NEW YORK (CNNMoney.com) -- American Airlines has discovered a new way to charge passengers for something they used to get for free: sitting near the front of the plane.
The size of the fee depends on the flight, with longer flights charging more. American provided the following introductory fees: $19 for St. Louis to Chicago, $29 for San Francisco to Dallas/Fort Worth or from Boston to Chicago, and $39 for New York City to Los Angeles or from Honolulu to Chicago.
This is the just latest so-called "ancillary" fee for the hard-hit airline industry, which has been charging passengers in the last couple years for a number of services that were once included in the fare. This includes checked luggage, meals, non-alcoholic drinks, pillows, extra leg room and so on.
"[Passengers] were not able to choose these seats previously," said American Airlines spokeswoman Stacey Frantz. "Now they can choose these specific seats, if they want them, for a small fee."
Frantz said that disabled passengers will continue to get priority seating for the front coach section, and they will not be charged extra for it.
While the ancillary fees have annoyed some passengers, it has proven to be a boon for the industry. The Air Transport Association of America reported last month that passenger revenue was on the rise for the first half of the year, including a 25% surge in June compared to the same period the year before. The fees were partly responsible for the increase.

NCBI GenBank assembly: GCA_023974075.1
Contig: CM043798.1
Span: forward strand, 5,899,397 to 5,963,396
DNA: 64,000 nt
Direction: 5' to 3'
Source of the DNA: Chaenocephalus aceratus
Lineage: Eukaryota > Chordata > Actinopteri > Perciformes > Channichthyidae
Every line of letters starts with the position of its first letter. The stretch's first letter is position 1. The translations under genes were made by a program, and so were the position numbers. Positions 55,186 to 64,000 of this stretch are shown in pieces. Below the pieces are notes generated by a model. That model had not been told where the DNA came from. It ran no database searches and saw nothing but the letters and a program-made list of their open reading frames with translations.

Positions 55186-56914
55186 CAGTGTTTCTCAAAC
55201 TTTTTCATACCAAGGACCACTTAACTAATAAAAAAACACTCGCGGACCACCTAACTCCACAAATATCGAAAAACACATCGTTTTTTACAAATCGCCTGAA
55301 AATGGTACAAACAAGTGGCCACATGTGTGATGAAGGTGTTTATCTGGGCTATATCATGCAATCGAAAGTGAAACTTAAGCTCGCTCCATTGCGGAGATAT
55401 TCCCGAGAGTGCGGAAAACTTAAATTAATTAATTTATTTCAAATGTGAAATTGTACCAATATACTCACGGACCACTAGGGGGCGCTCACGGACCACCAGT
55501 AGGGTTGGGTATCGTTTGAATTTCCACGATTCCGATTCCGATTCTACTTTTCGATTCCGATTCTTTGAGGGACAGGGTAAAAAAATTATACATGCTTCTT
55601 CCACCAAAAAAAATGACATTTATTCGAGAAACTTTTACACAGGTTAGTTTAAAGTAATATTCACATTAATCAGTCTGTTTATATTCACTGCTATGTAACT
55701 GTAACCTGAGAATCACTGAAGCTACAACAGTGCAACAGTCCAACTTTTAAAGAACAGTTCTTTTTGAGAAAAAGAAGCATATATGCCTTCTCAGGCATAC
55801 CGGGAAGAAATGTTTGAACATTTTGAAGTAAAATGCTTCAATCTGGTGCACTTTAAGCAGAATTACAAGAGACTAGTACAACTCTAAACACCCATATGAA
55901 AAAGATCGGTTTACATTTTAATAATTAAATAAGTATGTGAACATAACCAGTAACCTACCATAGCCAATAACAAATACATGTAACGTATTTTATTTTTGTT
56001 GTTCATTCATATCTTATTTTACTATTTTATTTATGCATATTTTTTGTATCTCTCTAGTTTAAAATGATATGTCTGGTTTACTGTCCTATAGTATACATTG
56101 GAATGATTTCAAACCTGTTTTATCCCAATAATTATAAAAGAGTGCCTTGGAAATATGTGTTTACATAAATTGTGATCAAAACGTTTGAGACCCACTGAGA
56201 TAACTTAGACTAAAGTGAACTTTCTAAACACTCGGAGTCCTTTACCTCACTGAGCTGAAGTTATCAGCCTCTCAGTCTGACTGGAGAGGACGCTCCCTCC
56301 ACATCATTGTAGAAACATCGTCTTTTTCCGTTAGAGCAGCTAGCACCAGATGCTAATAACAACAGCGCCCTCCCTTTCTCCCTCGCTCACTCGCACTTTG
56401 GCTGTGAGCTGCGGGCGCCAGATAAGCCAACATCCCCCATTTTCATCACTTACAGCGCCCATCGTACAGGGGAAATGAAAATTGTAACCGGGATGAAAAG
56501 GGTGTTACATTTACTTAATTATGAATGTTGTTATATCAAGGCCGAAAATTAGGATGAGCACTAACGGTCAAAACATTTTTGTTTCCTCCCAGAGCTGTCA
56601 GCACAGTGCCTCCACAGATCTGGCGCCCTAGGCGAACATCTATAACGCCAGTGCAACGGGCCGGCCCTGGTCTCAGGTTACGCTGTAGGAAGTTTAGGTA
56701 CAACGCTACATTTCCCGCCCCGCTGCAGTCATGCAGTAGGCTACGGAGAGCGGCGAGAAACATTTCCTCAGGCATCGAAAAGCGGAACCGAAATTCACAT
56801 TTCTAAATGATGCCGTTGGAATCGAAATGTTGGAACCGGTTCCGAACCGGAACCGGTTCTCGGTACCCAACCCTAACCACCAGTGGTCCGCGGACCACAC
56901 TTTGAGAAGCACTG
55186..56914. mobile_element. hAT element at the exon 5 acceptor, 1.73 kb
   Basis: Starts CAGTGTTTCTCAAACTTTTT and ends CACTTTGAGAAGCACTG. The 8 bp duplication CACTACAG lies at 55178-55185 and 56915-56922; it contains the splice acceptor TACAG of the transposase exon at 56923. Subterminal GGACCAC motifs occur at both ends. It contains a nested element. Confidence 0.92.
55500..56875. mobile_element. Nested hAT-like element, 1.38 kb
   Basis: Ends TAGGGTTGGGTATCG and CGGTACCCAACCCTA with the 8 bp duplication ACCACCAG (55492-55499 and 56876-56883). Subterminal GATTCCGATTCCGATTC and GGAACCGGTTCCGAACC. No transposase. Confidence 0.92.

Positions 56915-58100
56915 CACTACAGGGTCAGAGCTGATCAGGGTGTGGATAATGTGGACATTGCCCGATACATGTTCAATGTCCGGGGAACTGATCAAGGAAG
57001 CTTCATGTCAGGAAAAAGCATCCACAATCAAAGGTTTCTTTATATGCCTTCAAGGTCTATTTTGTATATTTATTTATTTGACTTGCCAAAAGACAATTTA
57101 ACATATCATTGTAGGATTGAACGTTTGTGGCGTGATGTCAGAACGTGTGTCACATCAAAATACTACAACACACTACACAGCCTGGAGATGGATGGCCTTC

When that report was released in July, ATA spokesman David Castelveter said the rise in revenue stemmed from "a combination of improving economic conditions, increase in business travel and revenue from ancillary fees."
Super Bowl ads are getting more expensive every year. But are companies wasting money? In the social media era, tweets and viral videos can also get a company noticed. More
Many in the middle class, particularly the single and the elderly, won't see any tax breaks under Obama's MIddle Class Economics plan More
Here's where Seahawks and Patriots fans eat, shop, and play, according to data from ad tech startup PlaceIQ. More
401(k) balances reached a record high last year, thanks to a soaring stock market and larger contributions from workers participating in the savings plans, according to Fidelity. More